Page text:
Óscar Martin, Winthertur, 1977.
Graduated in Fine Arts at the Polytechnic University of Valencia, specializing in sculpture and new media. Experimental artist and programmer working in the fields of sound art, installations, interactive and generative systems, performance and radio-net-art.
Óscar Martín, also active under the pseudonym noish~, is an electronic sound artist who has been based in Barcelona for some time now. A strong advocate of the spirit of free software, he develops his own tools for sound synthesis and processing, with which he triggers sound bursts generated by algorithmic and chaotic processes. His works have been released on Free Software Series, Uzusounds, Drone Records and Tecnonucleo, among other labels, and have been presented live throughout Europe and Latin America. Martín is also behind the streaming platform MetaminaFNR and is editor of UrsonateFanzine, a publication dedicated to the Spanish experimental music and sound scene.
Óscar Martín a.k.a noish, Winterthur 1977
Artist, programmer and independent researcher. In his practice art, science and technology converge from an experimental and heterodox approach, and addresses the emergence and self-organization in complex systems with the collaboration of non-human agents. From the sound aspect, his pieces propose to encourage active listening and expand the perception through the physical-acoustic experience of the phenomenon of the emergence of structures and patterns in the limits of the chaotic and the ordered. His sound works have been released on Free Software Series, Nyapster, Drone Records and Tecnonucleo, among other labels, and have been presented live in Europe and Latin America. Martín is also behind the streaming platform MetaminaFNR and is co-editor of the aural culture and experimental music magazine UrsonateFanzine.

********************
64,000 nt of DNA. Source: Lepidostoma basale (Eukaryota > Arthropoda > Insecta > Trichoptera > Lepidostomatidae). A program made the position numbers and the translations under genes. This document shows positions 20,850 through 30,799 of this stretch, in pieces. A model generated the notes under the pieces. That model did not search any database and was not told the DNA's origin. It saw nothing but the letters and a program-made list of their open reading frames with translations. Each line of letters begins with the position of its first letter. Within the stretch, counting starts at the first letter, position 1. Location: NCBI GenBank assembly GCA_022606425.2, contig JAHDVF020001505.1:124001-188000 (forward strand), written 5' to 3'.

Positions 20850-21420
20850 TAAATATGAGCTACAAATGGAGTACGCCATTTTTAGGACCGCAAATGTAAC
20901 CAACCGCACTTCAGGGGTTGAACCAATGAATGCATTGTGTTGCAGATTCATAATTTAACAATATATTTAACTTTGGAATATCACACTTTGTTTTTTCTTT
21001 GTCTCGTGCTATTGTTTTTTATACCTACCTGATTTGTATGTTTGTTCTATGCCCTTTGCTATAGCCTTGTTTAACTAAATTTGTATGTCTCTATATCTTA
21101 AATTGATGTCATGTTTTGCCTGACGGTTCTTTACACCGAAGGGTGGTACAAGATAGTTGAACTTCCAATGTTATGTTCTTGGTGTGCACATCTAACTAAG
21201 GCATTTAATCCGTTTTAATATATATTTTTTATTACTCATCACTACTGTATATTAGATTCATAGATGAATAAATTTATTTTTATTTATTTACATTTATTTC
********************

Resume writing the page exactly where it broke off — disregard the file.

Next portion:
Work at the collection: MMM#1 (Dual Markov Beat)
MMM#1 (Dual Markov Beat), 2021.
[Dual Markov Beat] analyzes and extracts the rhythmic information of different folk music from different geographies and temporalities such as Japan, Peru, Malaysia or Thailand among others. Then it synthesizes the rhythm of these musics, through predictive models, to produce new sequences that activate luminous structures of led tubes. These new rhythmic sequences are generated from the mathematical model of the Markov chains: a random system, proposed by the Russian Andrei Markov in 1907, in which a random variable changes over time in a predictable way. Because of this operation, these chains are used as algorithms for musical composition, but also in meteorological, economic and epidemiological predictions.